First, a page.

Grapefruit juice and the actual grapefruit can be part of a healthy diet. Grapefruit has vitamin C and potassium—nutrients your body needs to work properly.
But it isn’t good for you when it affects the way your medicines work, especially if you have high blood pressure or arrhythmia (irregular or abnormal heart beat).
This food and drug interaction can be a concern, says Shiew Mei Huang, PhD, of the U.S. Food and Drug Administration. The FDA has required that some prescription and over-the-counter (OTC) drugs taken by mouth include warnings against drinking grapefruit juice or eating grapefruit while taking the drug, Huang says.
Here are examples of some types of drugs that grapefruit juice can cause problems with (interact):
- Some statin drugs to lower cholesterol, such as Zocor (simvastatin) and Lipitor (atorvastatin).
- Some drugs that treat high blood pressure, such as Procardia and Adalat CC (both nifedipine).
- Some organ-transplant rejection drugs, such as Sandimmune and Neoral (both cyclosporine).
- Some anti-anxiety drugs, such as buspirone.
- Some corticosteroids that treat Crohn’s disease or ulcerative colitis, such as Entocort EC and Uceris (both budesonide).
- Some drugs that treat abnormal heart rhythms, such as Pacerone and Nexterone (both amiodarone).
- Some antihistamines, such as Allegra (fexofenadine).
- If your specific drug may be affected.
- How much, if any, grapefruit juice you can have.
- What other fruits or juices may also affect your drug in a similar way to grapefruit juice.
With most drugs that interact with grapefruit juice, “the juice lets more of the drug enter the blood,” Huang says. “When there is too much drug in the blood, you may have more side effects.”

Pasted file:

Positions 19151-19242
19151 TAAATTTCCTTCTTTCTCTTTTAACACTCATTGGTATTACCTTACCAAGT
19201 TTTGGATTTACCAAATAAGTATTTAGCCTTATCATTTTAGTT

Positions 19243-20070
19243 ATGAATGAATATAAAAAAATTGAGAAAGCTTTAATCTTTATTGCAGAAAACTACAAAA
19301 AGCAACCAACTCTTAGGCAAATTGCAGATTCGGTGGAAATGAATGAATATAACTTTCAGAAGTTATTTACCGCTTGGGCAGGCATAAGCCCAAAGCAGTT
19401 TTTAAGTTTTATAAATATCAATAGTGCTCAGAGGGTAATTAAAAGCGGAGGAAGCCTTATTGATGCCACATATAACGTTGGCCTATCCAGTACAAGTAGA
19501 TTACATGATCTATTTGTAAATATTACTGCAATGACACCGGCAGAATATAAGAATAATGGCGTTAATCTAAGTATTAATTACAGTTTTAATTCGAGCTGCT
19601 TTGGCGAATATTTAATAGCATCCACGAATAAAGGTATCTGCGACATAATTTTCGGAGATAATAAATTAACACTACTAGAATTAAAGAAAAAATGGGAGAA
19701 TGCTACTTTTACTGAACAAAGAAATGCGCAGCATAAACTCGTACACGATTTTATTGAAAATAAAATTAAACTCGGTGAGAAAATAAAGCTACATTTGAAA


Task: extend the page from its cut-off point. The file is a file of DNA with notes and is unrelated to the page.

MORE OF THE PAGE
For example, if you drink a lot of grapefruit juice while taking certain statin drugs to lower cholesterol, too much of the drug may stay in your body, increasing your risk for liver and muscle damage that can lead to kidney failure.
Many drugs are broken down (metabolized) with the help of a vital enzyme called CYP3A4 in the small intestine. Grapefruit juice can block the action of CYP3A4, so instead of being metabolized, more of the drug enters the blood and stays in the body longer. The result: too much drug in your body.
The amount of the CYP3A4 enzyme in the intestine varies from person to person, says Huang. Some people have a lot of enzymes and others just a little. So grapefruit juice may affect people differently even when they take the same drug.
Although scientists have known for several decades that grapefruit juice can cause too much of certain drugs in the body, Huang says more recent studies have found that the juice has the opposite effect on a few other drugs.
“Grapefruit juice can cause less fexofenadine to enter the blood,” decreasing how well the drug works, Huang says. Fexofenadine (brand name Allegra) is available as both prescription and OTC to relieve symptoms of seasonal allergies. Fexofenadine may also not work as well if taken with orange or apple juice, so the drug label states “do not take with fruit juices.”
Why this opposite effect? Instead of changing metabolism, grapefruit juice can affect proteins in the body known as drug transporters, which help move a drug into our cells for absorption. As a result, less of the drug enters the blood and the drug may not work as well, Huang says.